Bonnie Kiser, MS, LMFT
Animal Temperaments in Children
  • Friendly and steady stream of talking
  • Nobody is a stranger
  • Loudest and most boisterous in any group of children
  • Always on stage and will show off to be the center of attention
  • Try to be obedient but are too much 'in the moment' to remember
  • Oblivious to results of their disobedience or punishment
  • Easy liars who get caught up in the bragging and exaggeration
  • People-oriented
  • Loves to share self and possessions but very angry when crossed
  • Angry explosions erupt with later apology and asking for forgiveness
  • Emotions may be high or low, laughter or tears in moments
  • Often have difficulty in school because of their restlessness
  • Tend to struggle with following through on good study habits
  • Have a need for instant self-gratification and have little self-control
  • Tend to be followers
What can a parent do to help the child with an otter temperament?

Help your child develop good work habits. Otters especially need to be loved and accepted by their families. Although they help to create it, otters are adversely affected by chaos. They may withdraw when their parents argue. Otters will look for love somewhere else, if they do not find it at home. Especially during their teenage years, they need careful guidelines and limits, as they are not able to self-regulate very well.
  • Loudly and angrily defies in what he says and does or does not do
  • Strong leader, always wants to be in charge
  • Says what (s)he thinks even if it may be offensive or hurtful
  • Tests everyone to see how far (s)he can go
  • Likes being productive
  • Will lie to get around the rules
  • Will lie to sidestep being told 'No"
  • Has great difficulty admitting when (s)he is wrong
  • When taking a stand for or against, seldom will back down
  • Self-sufficient and independent
What can a parent do to help the child with a lion temperament?

Help your child develop leadership traits in positive settings. Help him/her with identifying responsibilities and leadership that are age-appropriate. It will be important to allow him/her to be in charge of some areas. Realize that repenting and asking for forgiveness are very difficult. Give your child choices to help him/her 'tell the truth' and own up to being wrong, i.e: "Do you want to admit to what you did wrong before dinner or after?" Teach your child abstinence and values at an early age; if sold on it, (s)he will lead others to follow. After about age 12, it is very difficult for a lion to accept help and support from others.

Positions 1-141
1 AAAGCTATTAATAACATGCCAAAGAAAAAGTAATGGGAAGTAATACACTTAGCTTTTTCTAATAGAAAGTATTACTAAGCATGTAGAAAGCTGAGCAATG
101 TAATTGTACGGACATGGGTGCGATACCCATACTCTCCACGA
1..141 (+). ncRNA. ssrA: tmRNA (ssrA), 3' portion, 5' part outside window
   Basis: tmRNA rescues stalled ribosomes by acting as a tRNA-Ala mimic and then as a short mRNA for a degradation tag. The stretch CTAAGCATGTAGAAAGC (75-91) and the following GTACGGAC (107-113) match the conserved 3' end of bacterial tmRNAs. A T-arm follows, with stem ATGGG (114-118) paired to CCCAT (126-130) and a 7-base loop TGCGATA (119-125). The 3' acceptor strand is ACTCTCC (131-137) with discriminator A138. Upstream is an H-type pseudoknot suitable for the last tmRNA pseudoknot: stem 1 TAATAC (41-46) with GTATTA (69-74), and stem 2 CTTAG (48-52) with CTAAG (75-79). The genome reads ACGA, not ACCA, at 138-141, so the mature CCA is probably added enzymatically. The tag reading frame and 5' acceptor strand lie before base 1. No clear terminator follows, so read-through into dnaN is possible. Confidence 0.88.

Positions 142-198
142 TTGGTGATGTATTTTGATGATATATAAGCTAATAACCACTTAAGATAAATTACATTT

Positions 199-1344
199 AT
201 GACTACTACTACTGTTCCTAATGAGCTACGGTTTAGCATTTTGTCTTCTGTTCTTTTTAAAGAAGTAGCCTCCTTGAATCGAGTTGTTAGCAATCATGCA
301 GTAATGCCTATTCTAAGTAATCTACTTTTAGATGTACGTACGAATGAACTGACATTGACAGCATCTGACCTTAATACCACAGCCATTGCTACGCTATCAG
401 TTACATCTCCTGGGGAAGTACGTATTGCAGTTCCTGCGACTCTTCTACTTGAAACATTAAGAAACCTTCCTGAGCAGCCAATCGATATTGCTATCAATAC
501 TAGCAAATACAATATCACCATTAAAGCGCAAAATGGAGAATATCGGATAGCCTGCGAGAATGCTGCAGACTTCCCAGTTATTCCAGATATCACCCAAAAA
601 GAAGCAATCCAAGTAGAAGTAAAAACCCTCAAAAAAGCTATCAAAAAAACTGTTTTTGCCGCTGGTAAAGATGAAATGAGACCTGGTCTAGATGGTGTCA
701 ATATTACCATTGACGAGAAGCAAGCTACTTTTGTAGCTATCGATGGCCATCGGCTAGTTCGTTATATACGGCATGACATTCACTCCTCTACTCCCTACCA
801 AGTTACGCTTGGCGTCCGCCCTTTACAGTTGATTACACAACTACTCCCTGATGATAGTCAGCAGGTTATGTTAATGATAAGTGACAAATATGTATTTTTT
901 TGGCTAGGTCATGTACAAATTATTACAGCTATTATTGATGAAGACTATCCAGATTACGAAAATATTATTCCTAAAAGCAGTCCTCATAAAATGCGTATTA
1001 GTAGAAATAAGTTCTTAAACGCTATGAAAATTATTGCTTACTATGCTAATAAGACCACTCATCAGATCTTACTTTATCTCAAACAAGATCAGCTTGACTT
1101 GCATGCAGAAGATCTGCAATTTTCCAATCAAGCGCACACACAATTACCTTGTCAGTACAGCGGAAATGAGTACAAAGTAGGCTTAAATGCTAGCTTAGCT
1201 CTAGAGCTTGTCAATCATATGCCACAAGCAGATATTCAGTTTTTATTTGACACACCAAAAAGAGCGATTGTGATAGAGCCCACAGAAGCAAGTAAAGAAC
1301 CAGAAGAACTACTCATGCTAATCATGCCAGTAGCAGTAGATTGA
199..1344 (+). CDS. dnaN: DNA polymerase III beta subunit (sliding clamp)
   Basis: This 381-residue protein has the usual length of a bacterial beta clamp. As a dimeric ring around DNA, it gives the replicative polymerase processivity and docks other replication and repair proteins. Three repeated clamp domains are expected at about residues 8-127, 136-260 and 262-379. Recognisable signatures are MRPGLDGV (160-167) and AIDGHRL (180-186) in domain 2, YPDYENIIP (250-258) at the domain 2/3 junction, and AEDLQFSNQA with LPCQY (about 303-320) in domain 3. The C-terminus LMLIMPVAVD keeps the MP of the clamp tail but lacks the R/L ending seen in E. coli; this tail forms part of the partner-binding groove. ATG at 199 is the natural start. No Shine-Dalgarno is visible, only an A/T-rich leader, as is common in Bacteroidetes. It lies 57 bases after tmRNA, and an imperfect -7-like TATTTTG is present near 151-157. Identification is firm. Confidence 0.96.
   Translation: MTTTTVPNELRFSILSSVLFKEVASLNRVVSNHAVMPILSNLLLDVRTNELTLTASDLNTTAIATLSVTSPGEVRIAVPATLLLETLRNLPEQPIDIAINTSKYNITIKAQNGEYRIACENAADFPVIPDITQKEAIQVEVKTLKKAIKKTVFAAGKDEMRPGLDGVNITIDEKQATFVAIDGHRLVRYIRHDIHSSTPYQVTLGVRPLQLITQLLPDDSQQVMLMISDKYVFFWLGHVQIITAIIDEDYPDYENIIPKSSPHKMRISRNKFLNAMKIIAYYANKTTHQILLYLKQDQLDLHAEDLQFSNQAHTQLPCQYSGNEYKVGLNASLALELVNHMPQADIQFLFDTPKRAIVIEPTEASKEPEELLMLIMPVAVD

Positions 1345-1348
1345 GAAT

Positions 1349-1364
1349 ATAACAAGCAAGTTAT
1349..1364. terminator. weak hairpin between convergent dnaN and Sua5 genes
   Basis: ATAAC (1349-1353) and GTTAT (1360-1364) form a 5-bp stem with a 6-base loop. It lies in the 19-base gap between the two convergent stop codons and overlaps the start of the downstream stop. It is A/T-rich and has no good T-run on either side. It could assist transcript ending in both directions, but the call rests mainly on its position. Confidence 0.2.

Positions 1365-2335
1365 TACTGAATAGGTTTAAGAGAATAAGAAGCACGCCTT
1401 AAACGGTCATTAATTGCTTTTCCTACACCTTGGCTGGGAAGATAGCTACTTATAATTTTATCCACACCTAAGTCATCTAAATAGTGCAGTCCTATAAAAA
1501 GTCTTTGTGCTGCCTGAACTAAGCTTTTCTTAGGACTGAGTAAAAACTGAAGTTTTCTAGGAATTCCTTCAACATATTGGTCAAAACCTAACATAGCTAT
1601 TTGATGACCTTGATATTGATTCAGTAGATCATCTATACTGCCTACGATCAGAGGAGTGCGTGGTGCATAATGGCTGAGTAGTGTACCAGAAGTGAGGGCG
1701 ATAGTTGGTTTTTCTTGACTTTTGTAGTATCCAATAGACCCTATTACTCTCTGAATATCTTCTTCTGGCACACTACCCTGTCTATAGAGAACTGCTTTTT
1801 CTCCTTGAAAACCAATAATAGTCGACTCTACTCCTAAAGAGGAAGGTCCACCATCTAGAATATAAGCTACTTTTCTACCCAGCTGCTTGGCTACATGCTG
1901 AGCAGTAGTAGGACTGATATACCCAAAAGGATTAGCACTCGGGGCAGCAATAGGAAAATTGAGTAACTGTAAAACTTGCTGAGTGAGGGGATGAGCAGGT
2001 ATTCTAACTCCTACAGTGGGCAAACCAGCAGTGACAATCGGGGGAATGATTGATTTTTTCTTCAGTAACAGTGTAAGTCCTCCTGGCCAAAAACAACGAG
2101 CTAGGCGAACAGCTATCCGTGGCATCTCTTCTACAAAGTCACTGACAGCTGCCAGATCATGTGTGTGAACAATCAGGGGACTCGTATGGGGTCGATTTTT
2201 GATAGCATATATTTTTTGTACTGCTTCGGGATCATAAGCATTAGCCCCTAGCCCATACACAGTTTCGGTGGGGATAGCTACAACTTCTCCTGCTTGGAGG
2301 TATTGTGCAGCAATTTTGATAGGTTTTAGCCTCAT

• Deep and creative thinker
  • Sensitive to the point of being easily hurt and feeling others do not like him/her
  • Often suffer with extreme feelings of inferiority
  • Does not handle criticism well
  • Make live in a make-believe, fantasy world even beyond what is typical
  • Blames others for their mistakes or disobedience
  • More inclined to use drugs or alcohol to alleviate feeling depressed
  • Sets very high goals for him/herself, but gets depressed if not reached
  • Overly conscientious wanting everything to be nearly perfect
  • Rarely an average child due to his/her great strengths and debilitating weaknesses
What can a parent do to help the child with a beaver temperament?

Be especially considerate of your child's tendency to feel inferior, even though (s)he may have excelled in an activity or sport. What may appear to you as a parent that you are just telling him/her how it is, the 'facts' often seem to the beaver child as criticism. This child has great potential, but needs much help and understanding in order not to grow up as pessimistic, self-pitying, and self-deprecating. Accepting his/her own abilities and that no one is perfect are extremely important. Be aware of sudden changes in grades or behavior as this child is more prone to experiment with drugs, alcohol, and sex to overcome feeling depressed. Check it out if you have suspicions, but be careful in approaching the subject with your child until you are sure. If you don't have the info and the facts and your accuse your child who is not doing anything inappropriate, your credibility as his/her supporter will bottom out and be seen as criticism and expectation of failure.